First off it’s the tailor’s. WP and Chi are intent on sewing outfits. They’ve brought lace and ankara. Discussions occur about styles and seams, fabrics and fashion. I have no fabric. My goal is to buy ready made outfits. I don’t want to mess around with getting them done for me. My impatience shows – I just wanna grab and go. or is it my Americanness? Negotiations done, Kwame takes us Tema. Tema is quieter, smaller, less sparsely populated than the faster-paced Accra. A long highway along the ocean connects Tema to Accra. Immediately, there is a sense of calm. I don’t see as many people rushing about. We arrive at Agbamami where I exclaim at the wooden decor. I know that if I were to move to Ghana I would buy all wooden Ghana furniture — perhaps even have them carve a family seal into them.
I’m still giddily silly. I can’t contain my joy. I’m not thinking about anything per se — I’m just feeling, just allowing myself to simply be — to engage in my environment in all the many silly wonderful ways that come to mind. I can’t stop smiling. The smiles get larger when Cugino shows up!!!! I wasn’t sure he would be able to make it but there he is! In living color! Suave, sophisticated, smelling good and being sweet! The whole meal – full of incessant chatter – is punctuated by laughter. Cugino has eaten so he doesn’t order any food but he sits next to me and I smile at him a lot. It’s so good to finally see his handsome face! My family is good-looking!
Banku is on the list for today. Kwame asked for suggestions and I said I was cool with banku which is what led to our arriving at Agbamami anyway. I dig that word, “Agbamami”. It just sounds super cool. We ask the waiter to snap our photos. He can’t seem to grasp the concept of moving in closer. When we urge him to move closer, he moves an inch – taking pictures that make us seem so very far away. I’m not pleased but Warrior Princess to the rescue! She takes one of us that is far better than any before but I do wish she could have been in it. Our night has not yet ended. The 9jas are in search of meat pie. We go downstairs to the store but are told that the meatpie lady has left. #teamsadface. Nonetheless, there is a frozen food section. And that means FAAAAAAAAAAANYOOOGOOOOOOOOOOO! It’s been 17 years since I ate some. The last time I had it feels like another life time ago. I was so much younger then – so ready for life. Yeah, I had felt the sting of disappointments and the angst of an immigrant adolescence but I had not yet experienced the true anguish and pain that would visit me for many years after that initial trip home. In my mind, FanYoGo represented a certain exotic and innocent sweetness that had no match in the US – a simple treat that symbolized Ghana. That time before the storm. So I snatch up that memory quickly and with a squeal head to the register. The others are laughing at my enthusiasm but it doesn’t take long before they too pick up some FanYoGo. HATERS! As Ghandi said, “First they ignore you, then they laugh at you, then they fight you, then you win.” Yup, I won people. I. Won.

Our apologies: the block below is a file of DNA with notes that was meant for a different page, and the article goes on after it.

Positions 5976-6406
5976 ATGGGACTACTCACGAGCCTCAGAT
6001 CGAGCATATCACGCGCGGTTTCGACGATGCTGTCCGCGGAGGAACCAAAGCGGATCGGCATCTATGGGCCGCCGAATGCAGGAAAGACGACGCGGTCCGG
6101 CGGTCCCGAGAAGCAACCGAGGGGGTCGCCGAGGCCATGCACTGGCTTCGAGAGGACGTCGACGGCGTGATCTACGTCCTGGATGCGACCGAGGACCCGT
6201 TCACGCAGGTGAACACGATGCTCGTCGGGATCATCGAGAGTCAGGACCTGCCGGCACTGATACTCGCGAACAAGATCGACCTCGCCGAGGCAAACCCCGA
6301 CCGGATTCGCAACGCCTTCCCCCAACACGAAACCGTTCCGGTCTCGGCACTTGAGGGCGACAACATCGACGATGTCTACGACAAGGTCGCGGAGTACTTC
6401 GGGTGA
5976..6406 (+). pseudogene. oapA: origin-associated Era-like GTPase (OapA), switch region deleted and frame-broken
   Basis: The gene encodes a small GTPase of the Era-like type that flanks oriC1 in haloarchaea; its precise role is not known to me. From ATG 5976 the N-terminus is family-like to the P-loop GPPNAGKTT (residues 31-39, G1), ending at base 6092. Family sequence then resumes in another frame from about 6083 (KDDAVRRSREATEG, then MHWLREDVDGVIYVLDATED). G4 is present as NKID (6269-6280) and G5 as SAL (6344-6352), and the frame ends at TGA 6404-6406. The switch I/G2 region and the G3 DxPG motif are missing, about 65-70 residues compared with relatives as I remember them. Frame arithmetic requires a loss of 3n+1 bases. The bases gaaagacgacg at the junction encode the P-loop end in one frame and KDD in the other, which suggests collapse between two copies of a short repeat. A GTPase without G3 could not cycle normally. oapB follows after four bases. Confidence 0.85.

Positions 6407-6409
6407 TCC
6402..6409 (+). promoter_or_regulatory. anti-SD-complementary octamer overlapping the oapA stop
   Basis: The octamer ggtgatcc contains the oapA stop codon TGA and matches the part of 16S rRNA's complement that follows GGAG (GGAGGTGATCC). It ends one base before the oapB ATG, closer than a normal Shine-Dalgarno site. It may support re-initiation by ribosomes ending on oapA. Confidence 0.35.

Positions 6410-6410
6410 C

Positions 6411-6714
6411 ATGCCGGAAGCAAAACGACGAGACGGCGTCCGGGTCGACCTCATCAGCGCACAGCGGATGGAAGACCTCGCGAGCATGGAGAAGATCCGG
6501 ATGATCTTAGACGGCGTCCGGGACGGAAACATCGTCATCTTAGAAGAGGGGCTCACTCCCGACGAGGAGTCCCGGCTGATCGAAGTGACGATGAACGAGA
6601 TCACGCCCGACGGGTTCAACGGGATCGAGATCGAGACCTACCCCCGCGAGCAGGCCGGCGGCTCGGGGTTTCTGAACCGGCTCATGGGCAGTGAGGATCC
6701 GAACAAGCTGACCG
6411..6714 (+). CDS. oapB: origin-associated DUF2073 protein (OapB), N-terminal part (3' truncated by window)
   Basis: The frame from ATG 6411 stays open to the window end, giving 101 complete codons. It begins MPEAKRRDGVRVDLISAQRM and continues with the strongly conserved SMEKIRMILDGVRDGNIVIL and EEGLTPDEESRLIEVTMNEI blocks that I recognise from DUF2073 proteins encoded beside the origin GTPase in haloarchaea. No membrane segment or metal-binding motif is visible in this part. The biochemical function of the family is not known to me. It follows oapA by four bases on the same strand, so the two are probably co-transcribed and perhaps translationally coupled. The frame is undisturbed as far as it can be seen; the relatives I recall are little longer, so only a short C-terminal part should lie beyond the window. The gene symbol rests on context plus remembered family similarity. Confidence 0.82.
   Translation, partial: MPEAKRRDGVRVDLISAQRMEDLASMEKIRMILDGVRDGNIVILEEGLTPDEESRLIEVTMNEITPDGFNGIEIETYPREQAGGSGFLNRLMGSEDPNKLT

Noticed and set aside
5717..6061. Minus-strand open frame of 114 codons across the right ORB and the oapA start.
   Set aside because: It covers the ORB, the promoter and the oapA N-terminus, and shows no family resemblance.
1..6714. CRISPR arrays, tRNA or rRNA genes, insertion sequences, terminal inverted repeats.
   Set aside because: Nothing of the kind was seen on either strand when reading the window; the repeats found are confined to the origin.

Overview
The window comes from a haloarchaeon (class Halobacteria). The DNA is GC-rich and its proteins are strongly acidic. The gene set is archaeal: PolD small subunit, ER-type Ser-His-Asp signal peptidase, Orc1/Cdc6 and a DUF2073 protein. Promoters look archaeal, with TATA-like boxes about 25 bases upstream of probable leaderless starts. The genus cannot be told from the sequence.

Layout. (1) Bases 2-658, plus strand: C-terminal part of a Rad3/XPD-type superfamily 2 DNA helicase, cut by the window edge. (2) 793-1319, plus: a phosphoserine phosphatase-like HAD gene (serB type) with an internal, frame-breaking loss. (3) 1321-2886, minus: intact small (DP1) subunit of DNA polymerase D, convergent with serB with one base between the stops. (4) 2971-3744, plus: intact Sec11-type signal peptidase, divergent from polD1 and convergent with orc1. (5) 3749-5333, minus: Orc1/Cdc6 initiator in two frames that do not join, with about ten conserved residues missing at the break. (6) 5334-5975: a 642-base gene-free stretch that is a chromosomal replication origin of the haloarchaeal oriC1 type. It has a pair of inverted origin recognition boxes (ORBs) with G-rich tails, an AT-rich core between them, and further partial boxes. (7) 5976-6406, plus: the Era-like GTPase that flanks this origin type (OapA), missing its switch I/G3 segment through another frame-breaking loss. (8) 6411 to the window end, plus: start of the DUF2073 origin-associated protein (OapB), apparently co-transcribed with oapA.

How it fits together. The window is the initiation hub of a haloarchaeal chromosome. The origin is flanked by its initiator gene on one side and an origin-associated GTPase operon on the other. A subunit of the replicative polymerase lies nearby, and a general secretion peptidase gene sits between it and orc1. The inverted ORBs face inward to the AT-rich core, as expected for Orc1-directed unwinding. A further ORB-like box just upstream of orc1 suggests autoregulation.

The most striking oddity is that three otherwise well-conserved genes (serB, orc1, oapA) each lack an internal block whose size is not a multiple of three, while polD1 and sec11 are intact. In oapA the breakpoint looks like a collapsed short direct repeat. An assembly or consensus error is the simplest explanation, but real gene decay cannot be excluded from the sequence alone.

Unfortunately, Cugino aka Bloss has to go home. No matter how much we urge, prod, attempt to blackmail and physically place him into our taxi, he won’t budge. He’s got to go home. So we bid him a sad farewell and take ourselves off to Cocoa Beach. It’s quiet there. The night is dark. We take pictures with all the random sculptures. Some are freakishly odd and others are just fun. Lots of running around ensues – it feels like we are taking 20 pictures of each sculpture with different poses. Finally we sit down by the ocean. There is an old man sitting in front of the gate. No one is allowed on the beach after 6pm. Kwame tries but he’s not having it -no means no. It’s cool. We settle for the round tables. Chatting, laughing, taking pictures and the ever present West African hip-life/contemporary music that pours from Chi’s phone is what we engage in for the next hour or so before it dawns on us that it may be difficult to acquire a taxi to take us back home. We walk a bit in the quiet road, only one or two cars rumble quietly by on the dusty, pot-filled road. Finally, a taxi appears. Kwame hails it and we’re off once again. Another day done.